We have configured separation of duties within Octopus so that non-privileged users are not allowed to deploy to production. We’ve also scoped away standard permissions for non-privileged users so that production deployments can only be started and managed by certain privileged users whom must authenticate to Octopus using special Active Directory accounts. This separation of duty only seems to be partially working. Not only did the UI allow button access to something it should not have, but the backend allowed the action to pass through.
Example showing that my non-privileged user cannot deploy to Production (this is working)
Now if I utilize my privileged user to start the Production deployment, the progress becomes visible to my non-privileged user (this is working)
Once my non-privileged user accesses the Production deployment, I seem to have the ability to take control of manual interventions and even cancel the deployment (not working as expected)
Here are the effective settings for Intervention and Task management for my non-privileged user.
Production is listed nowhere in the allowable scope yet I just canceled that deployment. This is bad!
Octopus version v2020.5.1
Thanks for getting in touch! I’m sorry for the confusing behavior you’re experiencing here. My first thought was perhaps the user is unexpectedly granted this permission by being in a team that has the
TaskCancel permissions, both being unscoped.
I attempted to reproduce this issue, though with no luck in doing so. It’s possible I’m not doing so exactly as you have configured, so the best information to do so would be to get a permissions export from this specific user. You can grab this in the UI under
Configuration > Test Permissions, selecting the user (same page as your screenshot) and clicking the
Export button. Feel free to mark this thread as private, or email it to firstname.lastname@example.org and I can grab it there.
I look forward to hearing back!
The Test User Permissions is exactly where I got the above settings.
Thanks for following up, and my apologies. I was meaning to ask specifically if you’d be willing to send through the actual full user’s permissions export file that is generated when you click the Export button on that page. That’ll show us a full list of all their permissions and how they’re scoped for this user in which I can use to replicate your setup exactly.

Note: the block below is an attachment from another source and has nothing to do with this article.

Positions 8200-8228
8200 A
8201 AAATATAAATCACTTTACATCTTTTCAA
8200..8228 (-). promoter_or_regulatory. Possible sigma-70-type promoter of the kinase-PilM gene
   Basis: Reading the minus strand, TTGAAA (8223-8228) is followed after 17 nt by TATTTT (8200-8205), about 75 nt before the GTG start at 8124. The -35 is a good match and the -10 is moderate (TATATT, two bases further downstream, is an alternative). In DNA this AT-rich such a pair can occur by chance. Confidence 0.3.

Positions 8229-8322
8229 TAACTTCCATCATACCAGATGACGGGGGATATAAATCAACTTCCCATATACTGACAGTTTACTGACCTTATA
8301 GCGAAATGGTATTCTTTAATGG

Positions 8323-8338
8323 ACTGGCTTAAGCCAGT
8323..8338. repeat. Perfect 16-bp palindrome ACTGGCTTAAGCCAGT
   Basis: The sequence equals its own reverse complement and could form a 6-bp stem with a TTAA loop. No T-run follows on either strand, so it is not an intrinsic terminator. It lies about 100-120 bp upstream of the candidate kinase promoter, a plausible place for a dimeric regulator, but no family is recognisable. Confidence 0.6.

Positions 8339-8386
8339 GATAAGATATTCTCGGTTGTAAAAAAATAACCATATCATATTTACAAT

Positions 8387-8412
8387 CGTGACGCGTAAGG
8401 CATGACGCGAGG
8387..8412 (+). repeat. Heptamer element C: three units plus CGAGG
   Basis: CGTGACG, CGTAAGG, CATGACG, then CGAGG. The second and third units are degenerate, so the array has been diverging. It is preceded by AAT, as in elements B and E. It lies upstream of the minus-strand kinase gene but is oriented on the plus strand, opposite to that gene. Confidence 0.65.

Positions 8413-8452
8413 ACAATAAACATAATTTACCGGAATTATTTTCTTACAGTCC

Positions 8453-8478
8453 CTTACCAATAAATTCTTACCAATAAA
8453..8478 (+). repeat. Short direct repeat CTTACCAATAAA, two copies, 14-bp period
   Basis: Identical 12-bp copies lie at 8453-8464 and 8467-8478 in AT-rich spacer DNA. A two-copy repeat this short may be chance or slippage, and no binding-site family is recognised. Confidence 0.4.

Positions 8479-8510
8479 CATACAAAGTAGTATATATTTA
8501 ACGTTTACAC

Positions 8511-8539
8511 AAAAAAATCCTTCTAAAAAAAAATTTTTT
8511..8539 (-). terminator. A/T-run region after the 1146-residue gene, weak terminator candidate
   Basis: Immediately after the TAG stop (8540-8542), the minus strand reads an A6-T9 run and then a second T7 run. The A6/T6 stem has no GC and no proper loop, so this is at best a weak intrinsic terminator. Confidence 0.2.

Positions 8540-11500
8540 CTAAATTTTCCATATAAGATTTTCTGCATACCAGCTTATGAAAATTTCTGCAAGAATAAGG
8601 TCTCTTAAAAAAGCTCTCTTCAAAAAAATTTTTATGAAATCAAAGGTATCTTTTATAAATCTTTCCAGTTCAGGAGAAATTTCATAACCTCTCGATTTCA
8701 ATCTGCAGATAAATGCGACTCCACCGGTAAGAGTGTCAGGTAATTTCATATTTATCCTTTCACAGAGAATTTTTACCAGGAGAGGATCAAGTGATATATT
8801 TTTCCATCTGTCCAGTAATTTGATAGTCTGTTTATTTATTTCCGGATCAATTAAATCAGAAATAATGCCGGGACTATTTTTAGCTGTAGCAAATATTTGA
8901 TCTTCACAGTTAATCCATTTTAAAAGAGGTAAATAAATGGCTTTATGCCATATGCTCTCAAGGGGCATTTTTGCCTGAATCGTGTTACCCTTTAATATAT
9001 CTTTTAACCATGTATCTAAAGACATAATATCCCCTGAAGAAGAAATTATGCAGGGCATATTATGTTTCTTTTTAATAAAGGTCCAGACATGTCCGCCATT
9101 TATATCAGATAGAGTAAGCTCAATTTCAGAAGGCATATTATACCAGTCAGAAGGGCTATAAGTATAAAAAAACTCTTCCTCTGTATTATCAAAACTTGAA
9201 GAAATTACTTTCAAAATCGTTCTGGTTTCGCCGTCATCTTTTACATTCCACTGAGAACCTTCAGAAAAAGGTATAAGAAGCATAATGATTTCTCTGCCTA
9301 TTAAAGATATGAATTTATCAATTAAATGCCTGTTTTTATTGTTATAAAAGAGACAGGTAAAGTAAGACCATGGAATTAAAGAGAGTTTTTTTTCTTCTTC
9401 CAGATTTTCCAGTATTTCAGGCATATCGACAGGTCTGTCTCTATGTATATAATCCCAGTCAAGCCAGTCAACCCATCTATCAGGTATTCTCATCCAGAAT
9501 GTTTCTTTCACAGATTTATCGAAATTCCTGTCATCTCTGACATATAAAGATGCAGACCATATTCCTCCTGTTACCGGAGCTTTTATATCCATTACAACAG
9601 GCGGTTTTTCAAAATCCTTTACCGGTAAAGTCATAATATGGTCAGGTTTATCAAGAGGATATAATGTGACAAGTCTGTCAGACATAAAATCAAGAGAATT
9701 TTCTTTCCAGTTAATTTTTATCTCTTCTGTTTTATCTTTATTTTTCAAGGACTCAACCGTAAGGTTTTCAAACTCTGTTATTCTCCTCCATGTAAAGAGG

I had time to dig deeper and I may have spotted where permissions are leaking in from another role that we had set up for runbook permissions. Let me take a day to see if I can prevent the behavior that I described above, by modifying this role that I spotted. Correct me if I’m wrong but some of the permissions for runbooks are shared with permissions for deployments, such as TaskCancel and InterruptionSubmit? If that is correct then that is probably what is going on here.
Thanks for the update, and that sounds promising. That’s right, those permissions would apply for both deployment processes and runbooks.
Let me know how you go!
So yes, after excluding Production from the Runbook role that leaked the permissions, the issue I saw does seem to be patched. The problem now is that Runbook permissions are affected. Since Runbooks and Deployments share certain permissions, is there any guidance as to how we should structure our teams and roles so that we can have a separation of duty for production deployments, but also allow Runbook executions in Production for regular users? It really seems that this issue is complicated by the sharing of permissions.
Also a suggestion, in the Test Permissions UI, it would be super helpful if the role was notated there or if each instance was clearly marked. That would make spotting these “leaking” permissions so much easier. As it stands, the UI is not very intuitive. For example TaskCancel having blank rows indicates unscoped inheritance from other roles but to an untrained eye, it stands out as nothing.
Thanks for all the help Kenny, this one appears to be on me and not really a defect directly.
Thanks for following up, and that’s great to hear you’ve found the solution here. I get what you mean, and I can see potential for a change to improve this area. Troubleshooting permissions is a bit hairy in situations like this, so your idea to notate the role in the Test Permissions is a cool one. I’ll raise this internally, but there might be a specific reason it isn’t done this way that I’m unaware of.
You can split out these permissions by adding/modifying runbook-specific permissions (RunbookRunView, RunbookRunCreate, etc.) which should hopefully give you the control you’re after by giving them different scopes as compared to the separate deployment-specific permissions.
I hope this helps, and please let us know if you have any further questions or concerns.
This topic was automatically closed 31 days after the last reply. New replies are no longer allowed.